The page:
Fig. 1

Slit-lamp photography of case 1. a Slit-lamp photograph showing disciform keratitis. b Slit-lamp photograph showing large pigmented corneal precipitates. c Slit-lamp photograph showing a patchy iris atrophy and a distorted pupil

Case 2

A 42-year-old otherwise healthy man experienced redness and blurred vision in the LE 3 weeks after the onset of chickenpox. On examination, BCVA was 20/20 in the RE and 20/25 in the LE. His left pupil was small but reactive with no relative afferent pupillary defect. There were perilimbal injection, few fine keratic precipitates inferiorly, and 1+ anterior chamber cells in the LE. Intraocular pressure was 16 mmHg. There was no vitritis, and dilated fundus findings were normal. Examination results of the RE were normal. A diagnosis of unilateral acute non-granulomatous anterior uveitis secondary to varicella was made. The patient was treated by topical acyclovir five times a day, dexamethasone six times a day, and cycloplegic agent twice daily. The uveitis resolved within 2 weeks, and visual acuity improved to 20/20 in the LE. No recurrence of uveitis was observed over a follow-up period of 24 months.

Case 3

A 33-year-old man with no past medical history presented with a 3-day history of blurred vision and intense photophobia in the LE 3 weeks after the onset of mild chikenpox. On examination, BCVA was 20/20 in the RE and 20/30 in the LE. Slit-lamp examination of the LE showed perilimbal injection, fine keratic precipitates, and 2+ cells with 1+ flare in the anterior chamber. Intraocular pressure was 16 mmHg. There was no vitritis, and dilated fundus findings were normal. Examination results of the RE were normal. A diagnosis of unilateral acute non-granulomatous anterior uveitis secondary to varicella was made. The patient was treated by topical dexamethasone six times a day and cycloplegic agent twice daily. The uveitis resolved within 2 weeks, and visual acuity improved to 20/20 in the LE. No recurrence of uveitis was observed over a follow-up of 12 months.

Case 4

A 40-year-old otherwise healthy woman noticed pain, redness, watering, photophobia, and decreased vision in both eyes one week after the onset of severe chickenpox. On examination, BCVA was counting fingers in the RE and 20/200 in the LE. Slit-lamp examination showed perilimbal injection and a geographic corneal epithelial defect associated with diffuse stromal edema in both eyes (Fig. 2a). The anterior chamber was deep and quiet, and there were no vitritis or abnormal fundus findings.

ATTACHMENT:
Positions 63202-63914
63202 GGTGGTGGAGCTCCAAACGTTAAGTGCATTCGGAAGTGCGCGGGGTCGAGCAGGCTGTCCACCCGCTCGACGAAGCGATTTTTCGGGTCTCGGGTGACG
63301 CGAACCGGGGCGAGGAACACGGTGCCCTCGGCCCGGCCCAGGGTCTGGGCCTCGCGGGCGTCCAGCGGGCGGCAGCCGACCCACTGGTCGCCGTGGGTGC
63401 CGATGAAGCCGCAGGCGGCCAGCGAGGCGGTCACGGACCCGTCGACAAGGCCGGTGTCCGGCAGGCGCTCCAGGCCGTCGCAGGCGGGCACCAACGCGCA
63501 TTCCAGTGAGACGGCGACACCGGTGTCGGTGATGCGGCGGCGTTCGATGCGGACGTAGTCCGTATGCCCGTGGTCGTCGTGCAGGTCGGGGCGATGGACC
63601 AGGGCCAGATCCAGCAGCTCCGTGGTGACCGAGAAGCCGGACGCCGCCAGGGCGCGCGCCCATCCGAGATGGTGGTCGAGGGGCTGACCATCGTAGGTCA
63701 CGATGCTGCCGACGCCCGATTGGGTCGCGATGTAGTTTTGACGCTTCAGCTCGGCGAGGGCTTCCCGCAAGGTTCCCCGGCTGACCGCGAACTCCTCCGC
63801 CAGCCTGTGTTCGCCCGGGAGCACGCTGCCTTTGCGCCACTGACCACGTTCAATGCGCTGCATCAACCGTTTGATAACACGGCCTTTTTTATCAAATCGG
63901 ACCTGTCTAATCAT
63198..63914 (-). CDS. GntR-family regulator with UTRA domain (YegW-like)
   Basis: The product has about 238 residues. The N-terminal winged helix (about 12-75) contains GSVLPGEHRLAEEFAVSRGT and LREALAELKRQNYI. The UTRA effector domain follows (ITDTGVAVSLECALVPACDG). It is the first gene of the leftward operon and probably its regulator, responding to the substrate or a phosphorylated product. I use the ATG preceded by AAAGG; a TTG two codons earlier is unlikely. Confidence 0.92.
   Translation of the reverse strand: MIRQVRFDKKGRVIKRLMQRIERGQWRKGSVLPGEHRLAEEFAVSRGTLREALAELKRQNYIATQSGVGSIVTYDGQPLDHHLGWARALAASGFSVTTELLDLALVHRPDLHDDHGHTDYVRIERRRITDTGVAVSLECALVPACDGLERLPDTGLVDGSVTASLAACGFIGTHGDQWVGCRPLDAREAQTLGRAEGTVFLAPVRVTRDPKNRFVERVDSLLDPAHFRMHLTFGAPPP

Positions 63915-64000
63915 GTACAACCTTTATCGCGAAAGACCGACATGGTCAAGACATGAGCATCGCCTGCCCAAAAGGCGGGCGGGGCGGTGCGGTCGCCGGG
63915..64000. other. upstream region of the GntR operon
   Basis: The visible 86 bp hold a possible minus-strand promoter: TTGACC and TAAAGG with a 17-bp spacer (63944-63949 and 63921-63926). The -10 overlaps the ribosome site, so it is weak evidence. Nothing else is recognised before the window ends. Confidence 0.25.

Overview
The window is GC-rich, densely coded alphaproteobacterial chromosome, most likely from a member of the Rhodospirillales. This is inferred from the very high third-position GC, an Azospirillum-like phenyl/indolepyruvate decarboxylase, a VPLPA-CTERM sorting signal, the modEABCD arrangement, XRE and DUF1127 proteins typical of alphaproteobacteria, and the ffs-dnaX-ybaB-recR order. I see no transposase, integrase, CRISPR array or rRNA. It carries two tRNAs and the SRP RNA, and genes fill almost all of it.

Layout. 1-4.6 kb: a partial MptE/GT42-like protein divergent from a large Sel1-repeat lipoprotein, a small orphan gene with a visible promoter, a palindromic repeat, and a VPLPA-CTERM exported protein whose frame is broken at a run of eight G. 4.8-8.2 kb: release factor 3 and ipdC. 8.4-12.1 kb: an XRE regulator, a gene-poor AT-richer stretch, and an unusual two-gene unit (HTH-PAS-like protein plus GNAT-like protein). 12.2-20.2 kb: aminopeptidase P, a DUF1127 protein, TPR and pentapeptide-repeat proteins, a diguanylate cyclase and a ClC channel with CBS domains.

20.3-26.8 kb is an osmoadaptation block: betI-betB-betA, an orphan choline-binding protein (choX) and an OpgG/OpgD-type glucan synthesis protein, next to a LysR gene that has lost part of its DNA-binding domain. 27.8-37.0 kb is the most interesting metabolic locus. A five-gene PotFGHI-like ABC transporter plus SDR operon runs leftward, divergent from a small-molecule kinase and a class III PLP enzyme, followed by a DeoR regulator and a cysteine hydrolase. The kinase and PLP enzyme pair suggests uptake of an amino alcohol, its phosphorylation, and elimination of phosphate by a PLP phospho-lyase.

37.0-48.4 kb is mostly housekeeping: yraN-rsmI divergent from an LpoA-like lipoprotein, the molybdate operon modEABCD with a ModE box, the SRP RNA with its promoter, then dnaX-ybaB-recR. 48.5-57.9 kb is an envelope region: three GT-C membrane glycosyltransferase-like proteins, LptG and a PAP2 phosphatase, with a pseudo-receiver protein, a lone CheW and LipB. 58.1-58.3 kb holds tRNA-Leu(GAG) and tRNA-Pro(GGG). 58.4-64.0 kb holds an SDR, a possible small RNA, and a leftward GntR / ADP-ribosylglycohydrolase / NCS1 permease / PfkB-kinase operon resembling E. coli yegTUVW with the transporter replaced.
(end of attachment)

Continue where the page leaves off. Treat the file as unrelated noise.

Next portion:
Fig. 2

Slit-lamp photography of case 4. a Slit-lamp photograph showing a large geographic epithelial defect with stromal edema. b Slit-lamp photograph showing resolution of the corneal defect and corneal edema after treatment with antivirals and oral steroids

A diagnosis of varicella keratitis was made. The patient was treated with systemic acyclovir (30 mg/kg/day). Oral steroids (0.5 mg/kg/day) were added 6 days after antiviral treatment, because of the severe associated stromal edema. The corneal defect resolved slowly within 2 weeks, and the medication was discontinued.

Three months later, the patient presented with complaints of decreased vision and eye pain bilaterally. On examination, BCVA was 20/35 in both eyes. Slit-lamp examination showed perilimbal injection, many small raised dendriform lesions, and marginal infiltrates in the cornea of both eyes. A diagnosis of recurrent varicella keratitis was made, and the patient was once again treated with systemic acyclovir (30 mg/kg/day) and oral steroids (0.5 mg/kg/day) 4 days later. Corneal lesions resolved within 2 weeks with residual peripheral corneal scars (Fig. 2b), and visual acuity improved to 20/25 in both eyes. No recurrence of keratitis was observed after 18 months of follow-up.

Case 5

A 35-year-old otherwise healthy man presented with a 1-week history of blurred vision in his RE. Medical history revealed mild chickenpox 3 weeks prior to his presentation, which resolved without complications. On ophthalmic examination, BCVA was 20/40 in the RE and 20/20 in the LE. There was no afferent pupillary defect. The intraocular pressure was 16 mmHg in both eyes. Minimal conjunctival hyperemia was present, and there were a few anterior chamber cells and 3+ vitreous cells and haze in the RE. Funduscopy revealed whitish retinal infiltration affecting the far periphery of the retina in one quadrant. Clinical examination results of the LE were normal.

A diagnosis of ARN syndrome secondary to chickenpox infection was made, and the patient was treated with intravenous acyclovir (10 mg/kg, three times a day). Seven days later, there was no improvement in the RE, and the patient was given intravitreal ganciclovir (2 mg). After a 10-day course of intravenous acyclovir, the patient received valacyclovir (1000 mg, three times daily). Seven days after initiation of oral antiviral therapy, he received oral prednisone (0.5 mg/kg/day for 1 week, followed by gradual tapering over 8 weeks). Systemic corticosteroids were prescribed because of significant vitritis. BCVA of the RE improved to 20/20, with gradual resolution of vitreous inflammatory reaction. The peripheral retinal lesion healed with a residual chorioretinal scar. No fellow eye involvement or recurrence of ARN was observed after an 18-month period of follow-up.

Discussion

There have been only a few descriptions of chickenpox-related ocular complications in adults [17]. To the best of our knowledge, this series of five adults (seven eyes) with ocular involvement secondary to chickenpox is the largest reported to date. Similarly to previous reports, our results show that ocular complications of varicella may affect adult patients regardless of their immune status [17].

Previous data show that ocular disease may develop a few days to several weeks after the onset of skin rash [7, 8]. This interval ranged from 1 to 3 weeks in our patients. Ophthalmic involvement may result from a direct viral replication or from an immune reaction to the systemic viral infection [8].